Job One for Infiniti's New U.S. Sales Boss? Stop the Slide

Steph Willems
by Steph Willems

Amid a tumultuous time for Nissan and its luxury division, Infiniti, company CEO Hiroto Saikawa is counting on its crucial U.S. business to turn things around. After seeing its global profit fall 45 percent last year, Saikawa declared earlier this month that the company had hit “ rock bottom.”

Further profit and operating margin declines are forecasted for 2019.

Executive shuffling has become the norm as the automaker attempts to stem sales losses in the United States. Lofty volume targets of yesteryear have given way to an approach focused on long-term stability. Still, a turnaround won’t happen overnight.

One man Saikawa is counting on is Infiniti’s new sales boss, Bob Welby, who takes over the position June 1st.

On Wednesday, the automaker named Welby as senior director of operations for Infiniti’s U.S. business. In this role, Welby, currently director of chief marketing management, will oversee sales channels, training, model line management, pricing, and incentives. He takes over from (and reports to) Jeff Pope, who moved from that position to group vice president of Infiniti Americas last month.

As you may have heard, Infiniti isn’t all that big elsewhere in the world. The U.S. accounts for 70 percent of the brand’s global sales volume, and volume is falling.

After seeing its U.S. sales rise, year over year, since 2013, Infiniti’s fortunes fell in 2018. Sales dropped 2.7 percent, led by a 15.7 percent decline in passenger car volume. Despite the recent addition of a next-generation crossover with an innovative engine (QX50), the first four months of 2019 saw the brand fall a further 14.1 percent, with both car and light trucks sales taking a dive.

While sales of the just-released QX50 were strong last fall (the model ended the year up 50.6 percent), the first four months of 2019 saw demand cool off. The model’s actually down 7.3 percent, year to date. Only the recently refreshed QX80 and aging QX60 SUVs show any buoyancy so far this year.

Saikawa knows the turnaround won’t be swift. “We are trying to enhance overall brand value. That is a big piece of homework,” he said in February.

The pressure to stimulate volume with incentives and fleet sales, a practice Nissan clamped down on last year (leading total vehicle sales to fall 6.2 percent), will be high. And it may be happening already. At the end of April, ALG estimated incentive spending at Nissan rose 14 percent for the month — a sharp contrast to the overall industry’s 4.2 percent decline. Sales to rental fleets were expected to rise, and indeed, the results for April show a 10.7 percent year-over-year sales increase for the Nissan brand. (Note: last April was a particularly poor sales month for the brand.)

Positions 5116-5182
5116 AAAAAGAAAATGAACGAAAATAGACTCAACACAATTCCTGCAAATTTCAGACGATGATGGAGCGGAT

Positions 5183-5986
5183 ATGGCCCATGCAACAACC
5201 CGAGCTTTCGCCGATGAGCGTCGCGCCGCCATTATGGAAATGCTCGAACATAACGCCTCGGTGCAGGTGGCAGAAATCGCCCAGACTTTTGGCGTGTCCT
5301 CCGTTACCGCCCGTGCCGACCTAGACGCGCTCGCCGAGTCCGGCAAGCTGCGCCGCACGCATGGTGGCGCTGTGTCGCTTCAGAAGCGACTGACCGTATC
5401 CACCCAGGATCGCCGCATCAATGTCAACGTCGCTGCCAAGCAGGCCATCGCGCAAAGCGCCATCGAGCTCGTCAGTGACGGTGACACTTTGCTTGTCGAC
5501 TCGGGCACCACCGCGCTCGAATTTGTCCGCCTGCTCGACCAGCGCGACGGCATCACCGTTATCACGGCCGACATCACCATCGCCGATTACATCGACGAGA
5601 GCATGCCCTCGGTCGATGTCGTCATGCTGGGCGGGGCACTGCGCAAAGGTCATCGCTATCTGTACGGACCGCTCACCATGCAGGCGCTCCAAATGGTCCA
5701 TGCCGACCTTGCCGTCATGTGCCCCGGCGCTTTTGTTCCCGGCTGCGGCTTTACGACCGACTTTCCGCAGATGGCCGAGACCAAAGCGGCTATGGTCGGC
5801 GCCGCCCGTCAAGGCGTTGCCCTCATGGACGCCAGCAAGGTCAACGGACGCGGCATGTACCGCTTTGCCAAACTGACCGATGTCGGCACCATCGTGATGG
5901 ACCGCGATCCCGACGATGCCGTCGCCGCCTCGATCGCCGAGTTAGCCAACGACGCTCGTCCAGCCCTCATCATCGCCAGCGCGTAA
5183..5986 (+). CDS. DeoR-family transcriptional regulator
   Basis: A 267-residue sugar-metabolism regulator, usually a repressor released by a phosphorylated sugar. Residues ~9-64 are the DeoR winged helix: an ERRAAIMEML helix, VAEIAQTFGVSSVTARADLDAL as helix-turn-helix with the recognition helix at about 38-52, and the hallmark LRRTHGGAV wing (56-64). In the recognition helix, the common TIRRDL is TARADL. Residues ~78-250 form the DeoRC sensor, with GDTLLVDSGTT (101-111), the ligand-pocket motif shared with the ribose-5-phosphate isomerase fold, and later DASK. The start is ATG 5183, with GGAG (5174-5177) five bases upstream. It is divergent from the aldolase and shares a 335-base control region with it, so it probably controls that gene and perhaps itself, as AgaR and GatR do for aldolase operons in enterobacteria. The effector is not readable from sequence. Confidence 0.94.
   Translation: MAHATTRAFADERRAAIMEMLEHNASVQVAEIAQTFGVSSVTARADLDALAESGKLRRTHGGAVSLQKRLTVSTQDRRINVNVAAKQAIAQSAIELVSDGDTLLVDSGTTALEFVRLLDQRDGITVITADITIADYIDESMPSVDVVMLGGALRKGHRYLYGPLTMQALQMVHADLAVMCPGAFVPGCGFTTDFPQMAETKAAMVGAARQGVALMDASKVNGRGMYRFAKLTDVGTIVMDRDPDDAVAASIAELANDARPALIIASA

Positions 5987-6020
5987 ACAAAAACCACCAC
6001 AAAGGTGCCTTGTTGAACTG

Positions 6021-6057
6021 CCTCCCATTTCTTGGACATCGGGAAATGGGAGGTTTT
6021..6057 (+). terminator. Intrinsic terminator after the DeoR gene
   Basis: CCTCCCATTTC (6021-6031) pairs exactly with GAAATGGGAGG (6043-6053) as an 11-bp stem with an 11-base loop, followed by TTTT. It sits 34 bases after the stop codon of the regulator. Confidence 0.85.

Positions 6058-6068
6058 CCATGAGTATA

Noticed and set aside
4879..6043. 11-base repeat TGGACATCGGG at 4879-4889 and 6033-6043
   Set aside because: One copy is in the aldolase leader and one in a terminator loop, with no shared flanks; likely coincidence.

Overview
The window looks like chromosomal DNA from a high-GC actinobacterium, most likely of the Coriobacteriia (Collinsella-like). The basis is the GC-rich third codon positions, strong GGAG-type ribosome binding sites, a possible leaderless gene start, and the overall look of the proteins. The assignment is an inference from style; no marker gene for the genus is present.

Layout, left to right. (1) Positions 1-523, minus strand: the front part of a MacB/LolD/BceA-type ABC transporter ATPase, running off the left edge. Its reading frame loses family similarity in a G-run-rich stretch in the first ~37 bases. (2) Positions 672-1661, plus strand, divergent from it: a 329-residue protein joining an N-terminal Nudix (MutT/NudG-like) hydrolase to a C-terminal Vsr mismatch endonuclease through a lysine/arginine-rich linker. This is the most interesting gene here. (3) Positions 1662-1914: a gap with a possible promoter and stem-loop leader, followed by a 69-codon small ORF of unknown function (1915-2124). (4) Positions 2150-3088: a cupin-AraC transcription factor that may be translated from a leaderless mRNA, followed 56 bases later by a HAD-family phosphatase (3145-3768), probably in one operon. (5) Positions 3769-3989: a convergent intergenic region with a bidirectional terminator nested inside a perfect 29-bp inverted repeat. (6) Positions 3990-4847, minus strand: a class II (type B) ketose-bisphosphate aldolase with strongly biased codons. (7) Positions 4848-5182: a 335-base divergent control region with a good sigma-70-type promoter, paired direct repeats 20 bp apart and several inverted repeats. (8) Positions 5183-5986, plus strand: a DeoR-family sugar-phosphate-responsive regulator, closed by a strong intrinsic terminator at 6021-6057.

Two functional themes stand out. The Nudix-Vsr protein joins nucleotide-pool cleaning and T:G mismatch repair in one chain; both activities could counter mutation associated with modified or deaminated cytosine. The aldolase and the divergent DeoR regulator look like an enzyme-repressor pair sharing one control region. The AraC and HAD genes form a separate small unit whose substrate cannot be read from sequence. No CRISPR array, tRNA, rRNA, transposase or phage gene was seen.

Unlike Nissan, however, Infiniti is not a rental lot darling. It needs to rope in individuals straying to other premium marques in order to boost its standing. That responsibility falls on Welby.

[Image: Matthew Guy/TTAC]

Steph Willems
Steph Willems

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  • Stodge Stodge on May 24, 2019

    I'm probably in the minority but I really like the Q50 Hybrid. I almost bought a used one but I couldn't afford one that wasn't too old or with high mileage and the trunk was just a touch too small for my family. I actually like the Q50 in general, but I'm weird that way.

  • Drockman Drockman on May 24, 2019

    I'm on my second Infiniti and am (one of the few) fans of the brand. But, they have some clear problems to fix. After 9 years with my '09 EX35 I moved over to a used 2015 Q40. I stayed away from the new QX50 and the Q50 because of the terrible steering. I guess it is their drive by wire system, but whatever it is, when the steering wheel moves in your hands for no apparent reason, and not in response to actual road conditions, it is decidedly unpleasant. Hard to have any confidence in driving a car when you not only lack confidence in handling and road feel, but where the car is designed to give you random unnecessary and irrelevant feedback. Beyond that, their marketing needs a lot of work. My wife hates that I got another Infiniti, and in her mind it is not a premium brand. She bases this on nothing other than the vague consumer impressions of someone who doesn't otherwise care anything about cars. In her mind, Infiniti is barely different from Nissan, Honda and Toyota.

    • See 2 previous
    • Bd2 Bd2 on May 28, 2019

      The Infiniti models that are sold in Japan are sold as Nissans (and sometimes as rebadged Mitsus), but that's the same for Acura and use to be the case for Lexus as well. Infiniti, Lexus and Acura (and now Genesis) are just separate sales distribution networks. In Japan, Toyota sells a lot more higher-end RWD lux sedans (Crown series) than does Lexus (which doesn't sell many of the LS or GS).

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